I’ve been recommending Brene Brown’s wonderful book, Daring Greatly, to many people. She suggests that living “whole-heartedly” requires being vulnerable. People in her research groups defined vulnerability as “uncertainty, risk and emotional exposure.” Pursuing work/life dreams always involves all three. Whether you’re searching for work you will love, asking for a promotion, or starting a business, you’re putting your heart on the table. And, that’s being vulnerable.
I’ve had the opportunity to witness how many clients have benefited from being courageously vulnerable. Here’s one example.
Taking a risk
Marie is in her mid-thirties. Several years ago she completed a masters degree in art but left school feeling confused about a career direction. She floundered for several years before she requested my help. From our work together she clarified what she wanted to do and began “writing the next chapter” in her life by enrolling again in school to complete a second advanced degree. It was a supreme act of courage and faith to take on more debt but she believed she would make up for it in the future.
Close to graduation, many companies expressed interest in hiring her but there was only one job she considered a great fit. After interviewing for it she was optimistic but then she received the proposed job description and was shocked and deeply disappointed. It was not what they had discussed. The work she wanted to do was not even mentioned and the low job title positioned her badly in the organization.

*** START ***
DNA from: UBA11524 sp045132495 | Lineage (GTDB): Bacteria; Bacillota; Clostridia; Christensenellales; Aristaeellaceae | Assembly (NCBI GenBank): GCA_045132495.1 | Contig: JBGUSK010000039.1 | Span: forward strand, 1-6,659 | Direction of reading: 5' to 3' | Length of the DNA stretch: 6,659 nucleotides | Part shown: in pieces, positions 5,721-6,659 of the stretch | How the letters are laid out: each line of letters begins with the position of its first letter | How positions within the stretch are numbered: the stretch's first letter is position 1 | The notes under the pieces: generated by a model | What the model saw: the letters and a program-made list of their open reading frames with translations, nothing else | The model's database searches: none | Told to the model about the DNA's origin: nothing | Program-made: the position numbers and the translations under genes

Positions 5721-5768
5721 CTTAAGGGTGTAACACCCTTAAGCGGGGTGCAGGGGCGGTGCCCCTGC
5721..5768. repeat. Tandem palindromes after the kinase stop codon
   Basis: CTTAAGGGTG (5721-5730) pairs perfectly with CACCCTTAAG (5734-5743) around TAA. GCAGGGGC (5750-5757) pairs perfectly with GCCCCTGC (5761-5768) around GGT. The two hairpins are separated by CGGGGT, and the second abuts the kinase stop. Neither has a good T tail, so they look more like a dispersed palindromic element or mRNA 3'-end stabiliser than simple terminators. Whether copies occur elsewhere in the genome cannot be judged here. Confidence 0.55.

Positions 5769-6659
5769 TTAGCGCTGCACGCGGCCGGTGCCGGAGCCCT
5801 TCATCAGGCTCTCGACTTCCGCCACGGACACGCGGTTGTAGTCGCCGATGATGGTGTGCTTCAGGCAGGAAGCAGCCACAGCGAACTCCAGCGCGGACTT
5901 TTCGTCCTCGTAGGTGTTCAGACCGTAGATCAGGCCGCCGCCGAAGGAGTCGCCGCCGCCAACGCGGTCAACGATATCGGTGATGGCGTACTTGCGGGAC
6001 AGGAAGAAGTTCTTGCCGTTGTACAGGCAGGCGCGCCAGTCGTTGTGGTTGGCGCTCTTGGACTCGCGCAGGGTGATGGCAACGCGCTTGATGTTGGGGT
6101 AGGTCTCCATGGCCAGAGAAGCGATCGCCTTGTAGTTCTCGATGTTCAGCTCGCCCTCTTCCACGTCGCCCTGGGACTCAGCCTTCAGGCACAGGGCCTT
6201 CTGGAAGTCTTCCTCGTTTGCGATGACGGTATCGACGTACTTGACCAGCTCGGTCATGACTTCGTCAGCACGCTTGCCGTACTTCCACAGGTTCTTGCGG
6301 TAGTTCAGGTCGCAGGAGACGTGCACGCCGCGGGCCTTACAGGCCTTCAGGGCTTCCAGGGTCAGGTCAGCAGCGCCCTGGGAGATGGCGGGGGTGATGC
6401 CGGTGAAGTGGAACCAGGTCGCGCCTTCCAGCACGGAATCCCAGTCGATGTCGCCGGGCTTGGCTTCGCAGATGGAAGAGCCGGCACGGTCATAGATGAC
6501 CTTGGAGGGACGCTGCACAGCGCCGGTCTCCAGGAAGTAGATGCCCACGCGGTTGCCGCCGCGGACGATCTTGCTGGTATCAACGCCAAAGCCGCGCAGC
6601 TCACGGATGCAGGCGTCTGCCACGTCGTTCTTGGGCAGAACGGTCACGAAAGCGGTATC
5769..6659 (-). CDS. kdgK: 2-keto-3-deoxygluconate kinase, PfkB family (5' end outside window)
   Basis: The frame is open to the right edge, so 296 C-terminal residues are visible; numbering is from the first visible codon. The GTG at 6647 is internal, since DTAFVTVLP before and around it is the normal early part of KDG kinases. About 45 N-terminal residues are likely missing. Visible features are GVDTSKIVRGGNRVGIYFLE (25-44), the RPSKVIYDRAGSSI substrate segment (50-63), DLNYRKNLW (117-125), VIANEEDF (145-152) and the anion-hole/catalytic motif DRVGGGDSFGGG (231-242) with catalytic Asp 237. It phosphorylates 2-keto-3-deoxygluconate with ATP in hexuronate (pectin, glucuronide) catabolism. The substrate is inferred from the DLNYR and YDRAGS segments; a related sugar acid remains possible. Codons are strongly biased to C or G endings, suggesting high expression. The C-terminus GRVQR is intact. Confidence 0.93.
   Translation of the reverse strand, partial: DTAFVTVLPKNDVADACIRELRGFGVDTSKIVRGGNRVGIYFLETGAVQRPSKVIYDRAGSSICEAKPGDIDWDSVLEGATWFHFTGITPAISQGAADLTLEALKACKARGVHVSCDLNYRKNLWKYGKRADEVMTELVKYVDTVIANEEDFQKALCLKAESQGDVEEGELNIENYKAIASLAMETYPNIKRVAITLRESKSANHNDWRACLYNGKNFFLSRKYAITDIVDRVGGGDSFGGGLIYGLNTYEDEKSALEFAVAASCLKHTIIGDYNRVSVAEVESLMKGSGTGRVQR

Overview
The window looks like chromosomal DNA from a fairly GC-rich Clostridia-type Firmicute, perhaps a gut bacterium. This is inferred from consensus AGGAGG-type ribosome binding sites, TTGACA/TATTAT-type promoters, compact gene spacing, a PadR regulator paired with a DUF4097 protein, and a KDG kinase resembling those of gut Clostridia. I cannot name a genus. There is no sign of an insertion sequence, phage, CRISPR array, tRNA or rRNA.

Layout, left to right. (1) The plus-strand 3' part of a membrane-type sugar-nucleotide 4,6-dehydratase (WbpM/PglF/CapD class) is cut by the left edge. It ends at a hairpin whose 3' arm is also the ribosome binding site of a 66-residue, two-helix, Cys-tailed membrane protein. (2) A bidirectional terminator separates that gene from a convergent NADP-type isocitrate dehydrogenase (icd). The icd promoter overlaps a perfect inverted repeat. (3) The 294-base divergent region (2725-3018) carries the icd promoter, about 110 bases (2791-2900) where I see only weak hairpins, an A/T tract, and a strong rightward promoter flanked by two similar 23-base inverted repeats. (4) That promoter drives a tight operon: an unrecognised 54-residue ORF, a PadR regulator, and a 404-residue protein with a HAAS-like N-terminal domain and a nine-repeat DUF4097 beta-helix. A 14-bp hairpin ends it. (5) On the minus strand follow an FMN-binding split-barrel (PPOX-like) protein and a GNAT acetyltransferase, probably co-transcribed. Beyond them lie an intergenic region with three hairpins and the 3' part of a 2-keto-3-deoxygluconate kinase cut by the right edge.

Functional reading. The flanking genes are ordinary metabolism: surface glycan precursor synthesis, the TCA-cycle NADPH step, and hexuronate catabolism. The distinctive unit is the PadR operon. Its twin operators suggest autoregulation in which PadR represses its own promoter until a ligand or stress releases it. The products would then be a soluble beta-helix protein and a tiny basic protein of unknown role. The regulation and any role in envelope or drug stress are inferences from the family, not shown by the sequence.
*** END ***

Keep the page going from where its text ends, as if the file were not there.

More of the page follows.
After urging her to communicate her concerns fully, Marie spoke up. In fact, she wrote her own job description based on what she thought the organization needed and what she wanted to do. She also suggested a different job title. It changed the trajectory of her future. Her description was accepted and she was offered a title that positioned her as a leader. It was a huge win for both Marie and her employer.
It would have been easy for Marie to capitulate and say yes to the original job description because she was hungry to work, especially after investing so much in her education. Instead, she prepared herself to walk away if they did not meet her request. It was risky to speak up, the outcome was uncertain and she felt emotionally exposed but I’m convinced she was successful because she had the strength to be vulnerable. Instead of taking the easy way out she stepped into the unknown and made clear requests. Now, she’s primed to blossom in her work.
How about you?
Are you “daring greatly” in your work/life? Or, are you settling? Are you allowing yourself to be vulnerable? Or, opting for comfort? I encourage you to take a risk and step into the unknown. It’s the space where vitality lives and where dreams can be fulfilled.
If you need support in this heroic journey of writing your next chapter, contact me.
Providing career and professional development coaching for professionals in work-related transitions for thirty-five years…